Session 11: Corrosion & Wear Deposit Coatings
Plastic molding requires high equipment operation efficiency and low defect rates to reduce production unit costs. When the chromium oxide film we developed is applied to mold dies in conjunction with another enhancement, remarkable improvements can be achieved to prevent wear, corrosion, contaminant adhesion and mold release failures. As a result, this can improve the mold die life and production cycle time, and reduce product defects and maintenance time.
Corrosion or Wear Deposits/Coatings
Technologies for Improved Performance or Increased Efficiency
Plastic molding is an indispensable method for the mass production of industrial products. Plastic-molded products are extensively used in daily life, such as for plastic water bottles and a variety of cases and containers. They are also widely utilized in automobiles, airplanes, machining tools, and electronics.
In recent years, in light of climate change, many countries have been promoting the weight reduction of automobiles, and some automobile parts materials have been replaced by lighter metals and plastics. For parts requiring strength and heat resistance, including engine parts such as water pumps and intake manifolds, engineering plastics such as POM, PA and PBT and super-engineering plastics like PPS and PEEK are used instead of standard plastics.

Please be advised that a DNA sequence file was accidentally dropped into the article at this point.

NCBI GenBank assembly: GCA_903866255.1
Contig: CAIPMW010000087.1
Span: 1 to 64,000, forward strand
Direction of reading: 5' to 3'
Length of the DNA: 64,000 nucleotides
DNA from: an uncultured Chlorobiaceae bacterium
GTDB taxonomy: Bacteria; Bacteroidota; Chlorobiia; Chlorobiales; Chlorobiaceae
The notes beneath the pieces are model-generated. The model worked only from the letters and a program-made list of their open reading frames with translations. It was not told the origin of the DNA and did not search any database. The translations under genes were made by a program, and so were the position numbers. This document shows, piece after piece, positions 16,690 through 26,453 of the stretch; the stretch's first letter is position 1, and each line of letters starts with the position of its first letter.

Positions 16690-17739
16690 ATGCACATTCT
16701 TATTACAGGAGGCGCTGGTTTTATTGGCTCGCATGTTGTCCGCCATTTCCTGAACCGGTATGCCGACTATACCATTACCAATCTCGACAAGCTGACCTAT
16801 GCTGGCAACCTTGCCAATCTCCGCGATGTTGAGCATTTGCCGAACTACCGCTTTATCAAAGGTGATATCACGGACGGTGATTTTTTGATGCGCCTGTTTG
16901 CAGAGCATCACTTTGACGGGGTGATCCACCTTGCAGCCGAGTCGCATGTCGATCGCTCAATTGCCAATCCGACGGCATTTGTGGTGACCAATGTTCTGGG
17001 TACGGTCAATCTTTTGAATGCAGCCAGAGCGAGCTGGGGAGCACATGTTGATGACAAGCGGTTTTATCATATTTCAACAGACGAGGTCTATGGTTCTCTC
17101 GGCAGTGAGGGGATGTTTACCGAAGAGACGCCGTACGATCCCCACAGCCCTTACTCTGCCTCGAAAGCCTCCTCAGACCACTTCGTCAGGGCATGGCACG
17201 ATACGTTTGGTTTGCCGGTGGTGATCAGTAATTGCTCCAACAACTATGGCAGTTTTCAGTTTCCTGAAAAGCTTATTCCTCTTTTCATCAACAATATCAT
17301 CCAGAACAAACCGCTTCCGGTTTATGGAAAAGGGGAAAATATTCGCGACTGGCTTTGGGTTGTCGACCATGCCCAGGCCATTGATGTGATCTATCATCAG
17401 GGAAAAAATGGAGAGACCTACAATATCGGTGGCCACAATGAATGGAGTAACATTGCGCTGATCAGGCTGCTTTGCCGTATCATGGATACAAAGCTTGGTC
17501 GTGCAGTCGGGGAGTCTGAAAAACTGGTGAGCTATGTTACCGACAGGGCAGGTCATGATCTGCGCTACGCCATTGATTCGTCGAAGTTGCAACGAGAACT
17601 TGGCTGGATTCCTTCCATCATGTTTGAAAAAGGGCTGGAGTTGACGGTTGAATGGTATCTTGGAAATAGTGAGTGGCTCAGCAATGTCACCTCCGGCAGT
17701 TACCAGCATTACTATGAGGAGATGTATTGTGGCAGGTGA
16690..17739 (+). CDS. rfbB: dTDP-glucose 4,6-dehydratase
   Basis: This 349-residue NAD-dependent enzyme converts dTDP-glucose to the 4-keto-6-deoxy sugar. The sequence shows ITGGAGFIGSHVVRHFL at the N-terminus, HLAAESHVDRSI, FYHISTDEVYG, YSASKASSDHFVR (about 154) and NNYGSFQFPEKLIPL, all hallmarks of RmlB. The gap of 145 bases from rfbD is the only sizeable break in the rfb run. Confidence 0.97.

In addition to cutting to make parts, there are other mass production methods such as stamping and plastic molding using dies. Dies and molds are generally made of high-strength steel called die/mold steel. When processing metal materials like iron and aluminum, the surface of the die/mold is coated with a very hard film to prevent wear.
On the other hand, the surface of molds/dies for plastic molding rarely wears, except when a hard filler such as glass is added to the plastic material. Still, there are other problems that can occur besides wear, such as corrosion, gas (deposit) adhesion, and mold release failures. Such problems can result in a decrease in productivity and degradation of product quality.
We will report on the characteristics of chromium oxide films deposited by physical vapor deposition (PVD) in a vacuum chamber, where the raw material metal is ionized and deposited on an object such as a die. We will also present some case studies where such chromium oxide films resolved the issues described above.